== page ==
Hours passed. The sun set. GB drew, played, cried, laughed, wiggled, bounced, and eventually fell asleep in my arms, even though the fucking armrest wouldn’t fold up, so that I was crammed into a seat with a 32-pound child on my lap, arms akimbo so I could simultaneously hold my phone and watch a movie on the Wi-Fi, with earbuds in and the USB cord plugged in since my battery dies if you look at it sideways.
Which is when a different flight attendant appeared next to me. I was angled toward the window and didn’t see her in the dark, but she leaned down next to my head and screeched, “Do you have a question??”
“No!” I said, startled.
“You keep pressing the call button,” she said AND THEN TURNED ON HER HEEL AND STORMED TO THE BACK OF THE PLANE.
I sat in my seat for a few seconds, trying to process what had just happened. 1. One bitchy flight attendant from SFO to ORD. 2. Another bitchy flight attendant within five minutes of me sitting down from ORD to SFO. 3. This third bitch who just got in my face. ALL UNITED. And then OH HELL NO reared up. I arranged my 32-pound son in my arms and walked to the back of the plane. Fucking Asshole was sitting in a jump seat, recounting what had just happened to the other flight attendants. I leaned into her face.
“I appreciate that your job is difficult,” I said, “but you’re the second flight attendant on this plane to give me shit about pressing the call button on accident, and for the last three hours I’ve been trying to take care of a 1-year-old.”
Fucking Asshole gulped (I would like to think).
“I don’t know about that kind of language,” she said, looking past me, “but you need to return to your seat.”
I couldn’t yet. I glared at her for another few seconds, thinking of sentences that contained the words “attitude” and “you.”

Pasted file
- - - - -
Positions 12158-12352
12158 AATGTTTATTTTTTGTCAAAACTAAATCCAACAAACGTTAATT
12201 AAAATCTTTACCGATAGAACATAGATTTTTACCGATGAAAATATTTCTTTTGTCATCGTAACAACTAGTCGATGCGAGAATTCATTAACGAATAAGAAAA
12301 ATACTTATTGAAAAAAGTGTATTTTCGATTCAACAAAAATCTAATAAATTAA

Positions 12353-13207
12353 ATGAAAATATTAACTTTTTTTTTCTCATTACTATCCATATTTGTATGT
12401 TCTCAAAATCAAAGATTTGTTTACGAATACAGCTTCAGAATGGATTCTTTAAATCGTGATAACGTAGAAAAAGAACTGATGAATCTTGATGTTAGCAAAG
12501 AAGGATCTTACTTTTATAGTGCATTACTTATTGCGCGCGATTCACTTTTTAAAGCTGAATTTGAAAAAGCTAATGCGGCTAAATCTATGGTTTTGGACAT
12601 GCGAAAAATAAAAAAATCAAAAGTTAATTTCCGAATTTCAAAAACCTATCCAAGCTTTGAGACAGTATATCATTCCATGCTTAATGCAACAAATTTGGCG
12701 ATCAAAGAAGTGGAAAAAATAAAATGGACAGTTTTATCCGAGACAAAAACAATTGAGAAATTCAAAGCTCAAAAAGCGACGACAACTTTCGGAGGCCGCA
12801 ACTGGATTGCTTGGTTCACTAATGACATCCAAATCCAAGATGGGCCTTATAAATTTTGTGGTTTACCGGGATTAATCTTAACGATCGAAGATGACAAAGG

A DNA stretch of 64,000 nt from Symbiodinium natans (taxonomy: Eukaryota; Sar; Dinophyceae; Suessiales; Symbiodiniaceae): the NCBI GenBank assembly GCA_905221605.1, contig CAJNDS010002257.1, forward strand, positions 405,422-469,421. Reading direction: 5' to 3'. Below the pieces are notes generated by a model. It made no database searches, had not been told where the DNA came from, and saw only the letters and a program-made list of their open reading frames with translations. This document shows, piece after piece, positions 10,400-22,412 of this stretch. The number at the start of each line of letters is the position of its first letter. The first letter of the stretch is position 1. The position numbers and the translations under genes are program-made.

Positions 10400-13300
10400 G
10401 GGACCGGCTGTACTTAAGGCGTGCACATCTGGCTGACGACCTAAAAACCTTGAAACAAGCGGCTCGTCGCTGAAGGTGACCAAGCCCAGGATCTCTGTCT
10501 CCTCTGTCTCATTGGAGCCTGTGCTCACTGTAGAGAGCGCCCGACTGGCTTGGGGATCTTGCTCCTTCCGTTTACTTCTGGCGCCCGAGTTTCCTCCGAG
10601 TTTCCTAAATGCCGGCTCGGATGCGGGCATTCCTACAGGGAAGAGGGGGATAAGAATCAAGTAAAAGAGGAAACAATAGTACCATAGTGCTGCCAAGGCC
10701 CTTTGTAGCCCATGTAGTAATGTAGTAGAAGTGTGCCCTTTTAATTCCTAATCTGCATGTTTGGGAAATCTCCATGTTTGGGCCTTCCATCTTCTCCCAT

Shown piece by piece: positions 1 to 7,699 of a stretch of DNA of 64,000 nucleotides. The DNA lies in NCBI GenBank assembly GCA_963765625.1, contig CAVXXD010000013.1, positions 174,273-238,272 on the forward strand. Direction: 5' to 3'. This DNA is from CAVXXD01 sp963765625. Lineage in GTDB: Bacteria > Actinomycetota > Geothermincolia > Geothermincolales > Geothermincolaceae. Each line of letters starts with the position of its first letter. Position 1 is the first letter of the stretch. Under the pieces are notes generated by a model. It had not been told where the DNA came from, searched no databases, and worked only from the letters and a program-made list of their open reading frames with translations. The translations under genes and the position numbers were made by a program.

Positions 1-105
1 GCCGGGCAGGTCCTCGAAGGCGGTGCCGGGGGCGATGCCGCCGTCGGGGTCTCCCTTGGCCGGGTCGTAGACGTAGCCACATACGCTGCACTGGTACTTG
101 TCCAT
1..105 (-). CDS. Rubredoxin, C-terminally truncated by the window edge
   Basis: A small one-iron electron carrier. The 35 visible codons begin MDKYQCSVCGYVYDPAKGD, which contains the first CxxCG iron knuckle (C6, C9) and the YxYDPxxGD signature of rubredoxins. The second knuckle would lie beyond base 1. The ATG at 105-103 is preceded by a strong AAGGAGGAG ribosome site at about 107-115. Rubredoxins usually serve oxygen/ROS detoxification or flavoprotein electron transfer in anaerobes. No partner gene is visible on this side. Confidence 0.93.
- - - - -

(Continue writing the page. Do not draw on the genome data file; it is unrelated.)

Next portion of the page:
Then I went back to my seat. The flight attendant switched aisles with another one and I didn’t see her for the rest of the flight, during which I pondered, Will the police be waiting for me in San Francisco?
Lo and behold when I got back to SFO, only SJ was at baggage claim, looking cute in a hoodie and jeans. Two days later I paid off my United credit card, researched whether my miles would stay active if I didn’t keep a balance on it (they would), cut up the card, and broke out my Frontier card. I told SJ we were never flying United again. Because they FUCKING SUCK AND I HATE THEM.
Final note: My mother has forbidden me from writing about her, but when I took Gargantubaby to stay with her and my father in Evanston, Mom informed me that one of her friends on Facebook had been forwarding her “mimes.”
I CAN’T HELP IT IT’S TOO GOOD.
This pasta is from a recipe in Bon Appétit called “Lemony Spaghetti with Sardines and Bread Crumbs,” and it’s a take on a classic dish. Folks used to use breadcrumbs because they were too poor for cheese. Now we call breadcrumbs “panko” and call this fancy fare. The world is crazy!
- 5 TB olive oil
- 3/4 cup panko
- 1 cup parsley leaves
- 2 tsp. lemon zest plus 1 TB fresh juice (from 1 lemon)
- 1/4 tsp. kosher salt
- 1/4 tsp. freshly ground black pepper
- 1 lb. spaghetti
- 1 shallot, thinly sliced
- 2 cloves garlic, thinly sliced NOPE GARLIC PRESS
- 1 4.35-oz. can boneless, skinless sardines in olive oil
- Lemon wedges for serving
You need to:
- Heat 3 TB oil in large skillet over medium. Add panko and cook, stirring constantly, until golden brown, about 2 mins. Transfer to a bowl and stir in parsley, lemon zest, salt, and pepper. Wipe skillet clean.
- Bring a large pot of salted water to a boil. Add spaghetti, return to a boil, and cook, stirring occasionally, until al dente, about 8 mins.
- During the last few minutes of pasta cook time, add remaining 2 TB oil to skillet and heat over medium-high. Add shallot and garlic and cook, stirring often, until golden, about 2 mins. Add sardines and cook, stirring often, for 1 min.
- Using tongs, transfer cooked pasta directly to skillet. Add 1 cup pasta water and cook, tossing constantly, until liquid reduces and coats pasta, 1 to 2 mins. Add lemon juice and half the panko mixture and toss to combine.
- Top with remaining panko mixture, drizzle with oil, and serve with lemon wedges.